Lyrics of the top 10: State of the country
Welcome to week two in a recurring series in which I attempt to divine the cultural mood of the nation through the lyrics of the top 10 songs. Since the top 10 is a slow-moving affair, I need to wait for it to change sufficiently before I re-examine it. Fortunately, the pop top 10 is so full of hip-hop and pop songs that I can look at the country and rock top 10 list with no duplication concerns.
This week the format in the spotlight is country. It's known for celebrating true values (sort of like a hardware chain), so I'm not expecting a lot of songs about shawties in the club, of the sort found saturating the pop top 10. But you never know ...
1. Lucky Man, Montgomery Gentry: OK, this is right in the pocket of the true values syndrome. Outside of fleeting annoyance "when the Bengals lost" (another game, presumably, rather than another player to the police lineup), the duo feels pretty darned fortunate to have a house, some land, a healthy truck and heart (in that order) and a family.
2. Wrapped, George Strait: In this wrap song, George is in the throes of a hopeless obsession and it's shaking his confidence to still be wrapped around the finger of his unattainable love object.
3. Lost in This Moment, Big & Rich: On their first monster radio hit, the maverick duo are not, for once, concerned about dynamiting the borders of country music but instead celebrating the transcendent moments of a wedding.
4. Find Out Who Your Friends Are, Tracy Lawrence: Tracy says when times are tough (as for instance when you've run your car into a ditch or lost your shirt), that's when you learn who your real friends are. Possibly a veiled metaphor for the tough times he recently endured career-wise before this comeback vaulted him back into the top echelon.
5. Ticks, Brad Paisley: This song stacks up well with the various seduction strategies offered by hip-hop experts such as T-Pain in Buy U a Drank and Lloyd in Get It Shawty. But the always-witty Brad puts a different spin on it: He's in a bar chatting up whatever the country equivalent to a shawty might be, but instead of inviting her home like every other hustler in the club, he's "got way more class than them" and proposes an excursion to the backwoods where he can "check you for ticks."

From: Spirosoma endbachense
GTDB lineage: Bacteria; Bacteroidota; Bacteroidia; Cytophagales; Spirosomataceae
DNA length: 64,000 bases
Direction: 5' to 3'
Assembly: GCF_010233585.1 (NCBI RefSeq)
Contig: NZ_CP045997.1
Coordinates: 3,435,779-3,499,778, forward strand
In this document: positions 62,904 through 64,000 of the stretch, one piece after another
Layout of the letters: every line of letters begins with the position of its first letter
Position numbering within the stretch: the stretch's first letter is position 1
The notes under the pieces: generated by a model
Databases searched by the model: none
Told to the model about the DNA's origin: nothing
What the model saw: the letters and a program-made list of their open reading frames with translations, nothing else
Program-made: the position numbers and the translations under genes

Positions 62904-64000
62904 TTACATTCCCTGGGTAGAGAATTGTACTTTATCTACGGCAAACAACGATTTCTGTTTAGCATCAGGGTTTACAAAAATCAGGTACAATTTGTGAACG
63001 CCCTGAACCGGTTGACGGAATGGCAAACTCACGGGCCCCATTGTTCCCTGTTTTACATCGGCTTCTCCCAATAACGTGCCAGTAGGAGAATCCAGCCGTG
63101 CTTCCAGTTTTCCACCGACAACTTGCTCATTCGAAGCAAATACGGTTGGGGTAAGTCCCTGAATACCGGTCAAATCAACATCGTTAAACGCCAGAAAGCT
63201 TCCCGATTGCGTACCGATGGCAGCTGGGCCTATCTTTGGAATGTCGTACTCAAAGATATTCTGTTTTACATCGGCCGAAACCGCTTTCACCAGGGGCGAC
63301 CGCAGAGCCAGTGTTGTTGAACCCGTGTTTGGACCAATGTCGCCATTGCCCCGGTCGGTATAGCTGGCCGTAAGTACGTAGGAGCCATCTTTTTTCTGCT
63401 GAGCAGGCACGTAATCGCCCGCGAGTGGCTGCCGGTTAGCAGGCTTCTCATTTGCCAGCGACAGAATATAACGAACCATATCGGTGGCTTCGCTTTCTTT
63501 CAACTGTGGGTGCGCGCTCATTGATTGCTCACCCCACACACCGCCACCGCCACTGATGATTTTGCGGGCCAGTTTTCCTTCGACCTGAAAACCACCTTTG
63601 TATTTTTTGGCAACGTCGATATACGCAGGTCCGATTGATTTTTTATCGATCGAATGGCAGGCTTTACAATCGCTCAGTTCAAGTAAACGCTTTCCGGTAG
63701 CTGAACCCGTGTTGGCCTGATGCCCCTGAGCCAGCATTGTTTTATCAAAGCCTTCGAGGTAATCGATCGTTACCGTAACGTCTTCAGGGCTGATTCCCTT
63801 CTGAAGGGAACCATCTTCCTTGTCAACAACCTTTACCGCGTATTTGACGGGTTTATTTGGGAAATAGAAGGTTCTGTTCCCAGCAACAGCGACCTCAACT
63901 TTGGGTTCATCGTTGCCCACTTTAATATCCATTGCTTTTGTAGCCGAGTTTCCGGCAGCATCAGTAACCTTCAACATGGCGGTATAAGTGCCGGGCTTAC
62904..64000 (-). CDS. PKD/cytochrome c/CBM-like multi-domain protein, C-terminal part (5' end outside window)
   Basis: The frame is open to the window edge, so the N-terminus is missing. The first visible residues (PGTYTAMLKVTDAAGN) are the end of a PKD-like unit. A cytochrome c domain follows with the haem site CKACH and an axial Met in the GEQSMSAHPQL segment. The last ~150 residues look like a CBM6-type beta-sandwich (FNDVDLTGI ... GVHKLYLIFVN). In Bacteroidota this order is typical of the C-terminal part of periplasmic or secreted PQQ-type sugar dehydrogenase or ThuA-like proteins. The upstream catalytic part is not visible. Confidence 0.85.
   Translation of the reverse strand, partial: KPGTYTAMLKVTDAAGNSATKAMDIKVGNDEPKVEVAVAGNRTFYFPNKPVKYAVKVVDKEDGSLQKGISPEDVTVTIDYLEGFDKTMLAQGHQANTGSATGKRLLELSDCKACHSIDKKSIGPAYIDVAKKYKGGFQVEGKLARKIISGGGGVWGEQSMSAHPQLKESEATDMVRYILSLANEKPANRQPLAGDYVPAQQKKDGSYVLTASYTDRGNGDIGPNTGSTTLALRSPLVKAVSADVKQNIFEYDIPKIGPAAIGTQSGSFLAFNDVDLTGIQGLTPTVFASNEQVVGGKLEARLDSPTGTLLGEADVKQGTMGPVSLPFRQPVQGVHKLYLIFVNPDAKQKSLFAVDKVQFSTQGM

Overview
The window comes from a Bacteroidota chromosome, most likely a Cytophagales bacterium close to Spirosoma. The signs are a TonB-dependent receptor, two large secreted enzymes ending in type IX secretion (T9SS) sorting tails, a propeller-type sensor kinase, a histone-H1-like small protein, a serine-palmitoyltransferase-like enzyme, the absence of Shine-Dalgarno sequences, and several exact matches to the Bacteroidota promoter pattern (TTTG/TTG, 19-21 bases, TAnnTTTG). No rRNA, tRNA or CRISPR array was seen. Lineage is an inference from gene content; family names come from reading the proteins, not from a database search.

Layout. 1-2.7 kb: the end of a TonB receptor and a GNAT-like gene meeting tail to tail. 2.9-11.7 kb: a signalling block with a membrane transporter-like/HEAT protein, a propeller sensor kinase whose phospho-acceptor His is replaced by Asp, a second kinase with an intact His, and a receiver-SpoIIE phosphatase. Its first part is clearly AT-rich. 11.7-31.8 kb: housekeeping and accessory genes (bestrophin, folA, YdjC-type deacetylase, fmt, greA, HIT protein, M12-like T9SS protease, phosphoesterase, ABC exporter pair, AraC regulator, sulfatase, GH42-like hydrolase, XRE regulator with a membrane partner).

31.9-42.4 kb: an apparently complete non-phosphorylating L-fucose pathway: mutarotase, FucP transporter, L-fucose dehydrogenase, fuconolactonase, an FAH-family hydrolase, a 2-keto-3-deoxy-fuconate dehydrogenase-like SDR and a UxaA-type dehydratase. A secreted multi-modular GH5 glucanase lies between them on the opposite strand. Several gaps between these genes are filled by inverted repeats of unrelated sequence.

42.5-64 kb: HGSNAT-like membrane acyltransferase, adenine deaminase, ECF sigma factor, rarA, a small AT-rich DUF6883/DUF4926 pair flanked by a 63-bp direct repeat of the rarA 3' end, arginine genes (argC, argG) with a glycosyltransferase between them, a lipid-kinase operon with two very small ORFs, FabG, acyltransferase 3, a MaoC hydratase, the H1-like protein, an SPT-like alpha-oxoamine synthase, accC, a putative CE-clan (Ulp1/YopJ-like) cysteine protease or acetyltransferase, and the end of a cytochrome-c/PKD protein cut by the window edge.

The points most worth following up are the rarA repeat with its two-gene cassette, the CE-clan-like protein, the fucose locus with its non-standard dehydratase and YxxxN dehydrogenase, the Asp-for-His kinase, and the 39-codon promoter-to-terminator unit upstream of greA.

6. Moments, Emerson Drive: Now here's a country song for you -- virtually a novel in three verses from this Canadian band. In the first movement, a guy on a bridge gives some change that he "won't need" to a homeless man, who tells him he had his moments back in the day when he was feeling a lot better about life. In the second movement, the first guy is contemplating making a bridge jump (without bungee cord) but the homeless man is still hanging around watching him, so the potential jumper tells him he had his moments too, giving up booze and getting married. In the third movement, the first guy imagines the homeless man telling the story about his recent good moment, when he saved a young man from committing suicide. You're still not sure what caused the guy to contemplate ending it, but otherwise, quite a story, the kind you don't get in the collected works of, say, the Pussycat Dolls.
7. I Told You So, Keith Urban: For most of the song, Keith's pleading with his significant other to come home, and promises he won't say "I told you so." This resolve holds up until the final verse, in which he mutters, "And I won’t say I told you so/But I told you so/Shoulda known better than to leave me, baby." No word on whether she turns around and stalks off again.
8. Startin' With Me, Jake Owen: A long laundry list of failings (one night stand with best friend's little sister, losing good job owing to carousing, pawning grandfather's cherished guitar for beer, etc.) followed by expression of regret and wish to have been able to change the past, "startin' with me." That kind of repentance theme is big in country music.
9. Never Wanted Nothin' More, Kenny Chesney: Kenny starts off in carousing mode, excited about his first truck and his first luck in the romantic arena, and asserting the title. He then applies those same titular words to getting married and getting born again, wrapping up any number of country-song verities in one neat package.
10. Good Directions, Billy Currington: Only in country ... Protagonist is idly "sellin' turnips on a flatbed truck" while "crunchin' on a pork rind" when a hottie from Hollywood pulls up, clearly lost, and asks how to get to the interstate. He tells her to head up to the nearby country store, grab some of Miss Bell's sweet tea, and then she can go left to reach the freeway or turn right, which will "bring you right back here to me." Despite the suavity of his pick-up line, he is distraught as she roars off, thinking he's seen the last of her. But then he sees her heading back; it turns out Miss Bell at the country store is his mother and, after serving her some of that fabled sweet tea, directed her back to him. Bless her heart.